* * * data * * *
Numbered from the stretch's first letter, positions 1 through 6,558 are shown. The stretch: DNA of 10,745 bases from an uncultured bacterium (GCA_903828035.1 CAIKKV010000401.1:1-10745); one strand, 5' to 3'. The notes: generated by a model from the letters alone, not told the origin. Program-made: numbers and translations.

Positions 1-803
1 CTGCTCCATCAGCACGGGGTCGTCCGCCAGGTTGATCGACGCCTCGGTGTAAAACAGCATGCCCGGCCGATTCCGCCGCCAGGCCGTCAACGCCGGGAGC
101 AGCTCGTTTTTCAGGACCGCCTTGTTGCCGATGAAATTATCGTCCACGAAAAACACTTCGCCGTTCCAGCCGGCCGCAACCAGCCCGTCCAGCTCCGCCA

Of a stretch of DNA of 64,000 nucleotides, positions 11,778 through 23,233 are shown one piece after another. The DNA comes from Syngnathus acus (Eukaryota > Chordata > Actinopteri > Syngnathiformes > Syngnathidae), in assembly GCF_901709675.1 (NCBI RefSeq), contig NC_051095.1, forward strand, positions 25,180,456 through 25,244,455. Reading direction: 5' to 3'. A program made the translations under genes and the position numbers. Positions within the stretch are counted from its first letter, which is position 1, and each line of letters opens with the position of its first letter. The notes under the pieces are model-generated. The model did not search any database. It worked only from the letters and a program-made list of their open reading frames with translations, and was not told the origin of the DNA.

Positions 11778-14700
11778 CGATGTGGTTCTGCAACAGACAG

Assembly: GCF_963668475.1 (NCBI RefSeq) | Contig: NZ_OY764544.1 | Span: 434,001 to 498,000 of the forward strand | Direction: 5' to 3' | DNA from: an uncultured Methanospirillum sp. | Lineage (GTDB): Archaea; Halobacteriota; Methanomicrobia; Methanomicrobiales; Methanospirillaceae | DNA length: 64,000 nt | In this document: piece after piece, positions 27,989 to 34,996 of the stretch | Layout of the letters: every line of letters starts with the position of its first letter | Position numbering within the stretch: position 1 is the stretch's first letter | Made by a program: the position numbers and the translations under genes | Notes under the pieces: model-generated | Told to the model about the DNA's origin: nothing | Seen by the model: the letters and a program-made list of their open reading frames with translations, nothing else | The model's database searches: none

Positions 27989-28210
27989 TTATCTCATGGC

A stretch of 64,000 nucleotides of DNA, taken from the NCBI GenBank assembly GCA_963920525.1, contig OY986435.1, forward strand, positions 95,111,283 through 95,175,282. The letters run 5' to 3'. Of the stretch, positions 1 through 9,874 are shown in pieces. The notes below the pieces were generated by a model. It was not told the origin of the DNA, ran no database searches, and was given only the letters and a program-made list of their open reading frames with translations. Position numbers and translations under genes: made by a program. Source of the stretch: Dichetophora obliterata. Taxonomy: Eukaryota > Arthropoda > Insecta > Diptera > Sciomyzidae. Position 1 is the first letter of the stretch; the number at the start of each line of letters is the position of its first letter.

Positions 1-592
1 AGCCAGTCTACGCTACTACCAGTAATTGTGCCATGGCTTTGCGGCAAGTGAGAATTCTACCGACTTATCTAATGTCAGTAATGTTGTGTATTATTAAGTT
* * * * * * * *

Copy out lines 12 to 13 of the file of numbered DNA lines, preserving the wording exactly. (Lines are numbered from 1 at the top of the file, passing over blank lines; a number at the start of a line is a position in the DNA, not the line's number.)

Positions 1-592
1 AGCCAGTCTACGCTACTACCAGTAATTGTGCCATGGCTTTGCGGCAAGTGAGAATTCTACCGACTTATCTAATGTCAGTAATGTTGTGTATTATTAAGTT